Wednesday Scripture Isaiah 61: 2-3
to comfort all who mourn,
3 and provide for those who grieve in Zion--
to bestow on them a crown of beauty
instead of ashes,
the oil of joy
instead of mourning,
and a garment of praise
instead of a spirit of despair.
Wednesday Quote - Miroslav Volf
“Faith is an expression of the fact that we exist so that the infinite God can dwell in us and work through us for the well-being of the whole creation. If faith denies anything, it denies that we are tiny, self-obsessed specks of matter who are reaching for the stars but remain hopelessly nailed to the earth stuck in our own self-absorption. Faith is the first part of the bridge from self-centeredness to generosity.”
The prophets Joel and Jeremiah, who have preceded this week's prophet, Isaiah, were quite clear about the causes of despair and dismay that inspired warning, their lament and even eventually, their hope. We've already reviewed the fact that Jeremiah is compelled by the impending rush of the Babylonian Army and that Joel is brought to action by either natural disaster or military threat. But what about Isaiah? Just reading the scripture for Sunday without knowledge of what has inspired this message leaves us bereft of the full force of the message.
Isaiah (or the disciple who writes in his name) is NOW writing after the people of Israel have made it through the long Babylonian captivity. King Cyrus of Persia has liberated the Israelites and allowed them to return to their homeland. If you take the time to review chapter 40-55 of Isaiah, you will see the joy, excitement, and hope that springs to life at about this time. But Isaiah 61 happens AFTER that return home from exile. And all the hopes, dreams, and wishes, lie disappointingly unfulfilled as Isaiah writes. Construction of the walls of the city, the palace and temple are woefully and depressingly behind schedule. It seems that the people have divided into factions and cannot cooperate. And the economic and social division that Isaiah warned against BEFORE the captivity, have reared their ugly and unjust heads again. All those hopes and dreams with nothing to show.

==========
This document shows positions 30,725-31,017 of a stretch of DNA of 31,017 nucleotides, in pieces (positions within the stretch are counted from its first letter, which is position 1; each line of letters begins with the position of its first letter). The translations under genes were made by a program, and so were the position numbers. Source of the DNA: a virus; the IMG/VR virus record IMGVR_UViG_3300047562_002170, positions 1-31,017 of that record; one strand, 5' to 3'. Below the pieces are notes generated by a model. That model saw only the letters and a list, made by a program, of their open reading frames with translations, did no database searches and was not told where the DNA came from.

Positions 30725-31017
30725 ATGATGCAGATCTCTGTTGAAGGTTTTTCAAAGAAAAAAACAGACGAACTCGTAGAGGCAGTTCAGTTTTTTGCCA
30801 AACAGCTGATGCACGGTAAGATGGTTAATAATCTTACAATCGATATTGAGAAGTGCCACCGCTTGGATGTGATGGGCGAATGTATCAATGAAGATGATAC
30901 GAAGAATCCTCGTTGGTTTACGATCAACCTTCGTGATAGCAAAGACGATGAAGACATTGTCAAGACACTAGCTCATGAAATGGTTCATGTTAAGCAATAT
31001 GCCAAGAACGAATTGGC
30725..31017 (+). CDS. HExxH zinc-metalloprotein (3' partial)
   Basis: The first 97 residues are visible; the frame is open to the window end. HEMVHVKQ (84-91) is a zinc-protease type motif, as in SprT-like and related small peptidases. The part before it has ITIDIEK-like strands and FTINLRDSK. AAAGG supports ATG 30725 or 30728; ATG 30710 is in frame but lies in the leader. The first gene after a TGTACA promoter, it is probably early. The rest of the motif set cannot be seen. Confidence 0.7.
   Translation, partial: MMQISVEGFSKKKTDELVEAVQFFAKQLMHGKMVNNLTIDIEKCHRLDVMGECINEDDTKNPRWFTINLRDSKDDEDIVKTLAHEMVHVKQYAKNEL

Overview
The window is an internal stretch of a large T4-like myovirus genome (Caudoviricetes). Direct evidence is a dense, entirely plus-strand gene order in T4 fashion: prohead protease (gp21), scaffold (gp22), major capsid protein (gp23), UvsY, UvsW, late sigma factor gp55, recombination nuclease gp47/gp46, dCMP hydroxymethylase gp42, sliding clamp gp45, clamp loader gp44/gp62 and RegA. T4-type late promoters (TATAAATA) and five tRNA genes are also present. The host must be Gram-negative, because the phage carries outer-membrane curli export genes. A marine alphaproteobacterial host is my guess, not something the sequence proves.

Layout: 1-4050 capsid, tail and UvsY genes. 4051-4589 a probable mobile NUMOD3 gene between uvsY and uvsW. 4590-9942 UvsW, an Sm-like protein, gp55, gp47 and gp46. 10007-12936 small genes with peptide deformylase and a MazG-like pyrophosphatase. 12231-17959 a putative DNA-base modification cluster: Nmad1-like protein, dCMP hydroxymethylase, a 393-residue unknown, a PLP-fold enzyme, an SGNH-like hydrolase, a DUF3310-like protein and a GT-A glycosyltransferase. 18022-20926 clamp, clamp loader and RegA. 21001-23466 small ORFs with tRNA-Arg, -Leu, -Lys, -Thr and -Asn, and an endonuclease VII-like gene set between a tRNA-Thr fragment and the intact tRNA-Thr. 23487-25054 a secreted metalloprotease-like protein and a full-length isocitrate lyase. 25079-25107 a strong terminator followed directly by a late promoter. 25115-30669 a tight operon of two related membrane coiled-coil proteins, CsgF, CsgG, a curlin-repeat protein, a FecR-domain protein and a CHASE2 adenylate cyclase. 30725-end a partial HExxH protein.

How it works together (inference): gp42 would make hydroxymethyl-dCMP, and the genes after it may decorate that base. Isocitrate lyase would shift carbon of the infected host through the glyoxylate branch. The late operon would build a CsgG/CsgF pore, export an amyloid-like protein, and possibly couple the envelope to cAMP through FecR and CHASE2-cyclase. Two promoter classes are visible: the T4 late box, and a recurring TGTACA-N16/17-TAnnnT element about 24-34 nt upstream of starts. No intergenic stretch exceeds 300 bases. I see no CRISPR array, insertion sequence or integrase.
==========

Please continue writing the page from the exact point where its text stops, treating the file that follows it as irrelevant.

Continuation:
Which is where the words of Isaiah for this week find their full force and effect. The buoyant words from Isaiah are not inspired by success or ease. On the contrary it is the hard work and challenge of embodying God's promises and the disappointment at failing that is the foundation for this weeks promises. These verses aren't a celebration, they instead, are an empowering utterance from beyond. What seems impossible, a rebuild, beautiful, just and peaceful Jerusalem, is indeed possible. What they experience in the present; ashes, mourning, despair, will be replaced by new gifts from the anointed one, gifts such as, a crown of beauty, oil of joy and a garment of praise. Isaiah urges Israel to reflect upon the grace of God, the merciful goodness, the powerful gift-giving nature of God to give them hope in hopeless times. This is an appropriate message for this season. It reminds us that beyond our usual gift-giving, we too are anointed by the spirit to give the gift of hope, dignity, and joy to those in despair.
Wednesday Explore - Romans 8:18-39; Matthew 10:1-15
Wednesday Prayer - Always gifting God, remind me today of the many gifts we have received from you. Bring to mind the many ways you have provided for us in when we felt the sting of lack, as if we had lost out or did not have enough. Continue to shape us to be generous givers in a society in which acquisition is so important. Remind us each day to be grateful and show gratitude to you and to others.